Nigel Kersten: We expected to see quite different approaches to change management, but we were initially surprised at the large cluster of respondents with both orthodox approval processes (change windows, approval boards, managerial oversight) and adaptive approvals (autonomous teams, high degree of automation). Once we analysed the data more thoroughly, it started to make sense – most of these respondents came from larger companies, in old-line industries, with multiple business units, and often with an externally imposed regulatory burden. Perhaps not surprisingly in light of this clash between slower approval processes and automation, these organisations are the ones where changes get rubber-stamped, and teams bypass change management processes with little to no consequence.
I’d like to say that I was surprised to see that most organisations are still stuck in the middle of their DevOps evolutionary journey, but the reality I see out there in enterprise IT is that working out how to scale DevOps practices beyond a subset of IT teams is still an unsolved problem for most companies. There’s still too much focus on tooling and measurement, and not enough work done on the human side, particularly on team interactions.
JAXenter: DevOps is all about culture not the tools, so much is clear. Which cultural changes are well established in the participants’ companies and organizations? Which ones need a little boost in the coming year?
Nigel Kersten: What we found is that successful platform teams are often the ones that have deployed successful DevOps practices and operate with a product mindset. Change management and culture is key. Firms that give people a say and have high employee involvement in the change processes, are more than five times as likely to have high effective change management.
The businesses that are seeing the most effective changes are the ones that have a high degree of testing and deployment automation, are writing changes in code, are allowing employees more scope to influence the changes and have a high degree of automated risk management. Whereas the businesses that have the heaviest and most manual process and involve employees the least are the ones that need a little boost.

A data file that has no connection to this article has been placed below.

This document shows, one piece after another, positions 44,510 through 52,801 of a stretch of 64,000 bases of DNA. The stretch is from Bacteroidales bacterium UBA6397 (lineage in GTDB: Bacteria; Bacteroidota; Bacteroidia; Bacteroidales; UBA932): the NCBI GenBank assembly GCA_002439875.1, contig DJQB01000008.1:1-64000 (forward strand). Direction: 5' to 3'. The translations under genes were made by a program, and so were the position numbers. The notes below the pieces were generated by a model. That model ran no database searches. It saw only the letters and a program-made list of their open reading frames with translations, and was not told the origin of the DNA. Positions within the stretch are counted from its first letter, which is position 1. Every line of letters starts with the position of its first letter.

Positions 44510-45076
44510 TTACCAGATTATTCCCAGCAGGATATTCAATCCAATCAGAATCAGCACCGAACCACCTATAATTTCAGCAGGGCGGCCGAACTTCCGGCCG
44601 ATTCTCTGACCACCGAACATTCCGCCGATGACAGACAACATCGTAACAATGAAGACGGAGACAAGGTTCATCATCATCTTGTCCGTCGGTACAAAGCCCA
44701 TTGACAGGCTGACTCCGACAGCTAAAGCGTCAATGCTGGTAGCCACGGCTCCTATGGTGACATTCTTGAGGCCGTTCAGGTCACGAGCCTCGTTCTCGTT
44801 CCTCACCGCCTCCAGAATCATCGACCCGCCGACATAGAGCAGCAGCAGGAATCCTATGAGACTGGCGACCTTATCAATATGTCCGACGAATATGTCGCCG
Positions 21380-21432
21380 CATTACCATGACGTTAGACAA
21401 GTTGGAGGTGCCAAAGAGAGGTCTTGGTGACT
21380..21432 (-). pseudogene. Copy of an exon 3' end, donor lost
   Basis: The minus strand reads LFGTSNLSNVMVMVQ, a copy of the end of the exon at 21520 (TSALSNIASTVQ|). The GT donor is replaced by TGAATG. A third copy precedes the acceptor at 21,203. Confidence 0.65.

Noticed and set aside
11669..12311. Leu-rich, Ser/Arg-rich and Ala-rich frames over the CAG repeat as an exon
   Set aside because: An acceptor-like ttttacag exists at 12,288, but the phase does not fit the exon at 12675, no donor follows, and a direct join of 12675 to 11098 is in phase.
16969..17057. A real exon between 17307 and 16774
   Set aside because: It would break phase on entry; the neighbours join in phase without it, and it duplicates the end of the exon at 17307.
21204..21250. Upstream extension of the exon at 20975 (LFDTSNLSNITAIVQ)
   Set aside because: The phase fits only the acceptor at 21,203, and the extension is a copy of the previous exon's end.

JAXenter: Tools are not the main factor in DevOps, still: Did anything interesting happen regarding the usage of certain DevOps tools?
Nigel Kersten: The interesting finding is how those tools are providing leverage to the wider organisation via the rapidly growing adoption of platforms. Rather than having to educate an entire function on how to use a specific tool, a well-run platform with a product mindset allows experts to maximise the value provided by specific tools by building self-service, API-first products around those tools, but focused on solving specific problems for users.
JAXenter: Please finish the following sentence: “The state of DevOps is…”
Nigel Kersten: The State of DevOps is that too many organisations are still failing to fulfil the potential of a DevOps approach because they’re not doing the hard work on building trust between teams and making it easier for individuals to cross organisational boundaries to get work done.
JAXenter: What will the year 2021 have in stock for the DevOps movement?
Nigel Kersten: We’ve seen a huge investment in automation, cloud and general modernization of technology stacks in 2020. In 2021 we’re going to see many of these initiatives either fail or be severely limited in terms of value due to organisations failing to invest in improving the human interactions and business processes around their tech. The companies that make it easier for people to work across organizational boundaries and do the hard work of optimizing business processes such as compliance and change management will accelerate ahead of the ones that don’t.
JAXenter: And as a last question: How long do you think it will take for DevOps to become the de facto standard of how software production teams are organized?
Nigel Kersten: DevOps is (and has been for a while) the de-facto standard for modern organisations, the problem lies on how well it can scale. We know that success requires equal investment in people, processes and automation. Although businesses have embraced DevOps, many are still struggling to scale their practices across the organisation and get the true value it promises. We know that far too many organizations are stuck in the middle of their DevOps evolutionary journey, with success isolated in little pockets rather than being achieved across the wider business. True DevOps at scale will be achieved once businesses realise the need to prioritise the need to focus on people, their interactions within teams, and the interactions between teams. Combining this people-centric approach with the adoption of agile and lean principles along with an investment in automation and measurement is how we can deliver infrastructure and software faster, more reliably, and in a more secure and sustainable manner.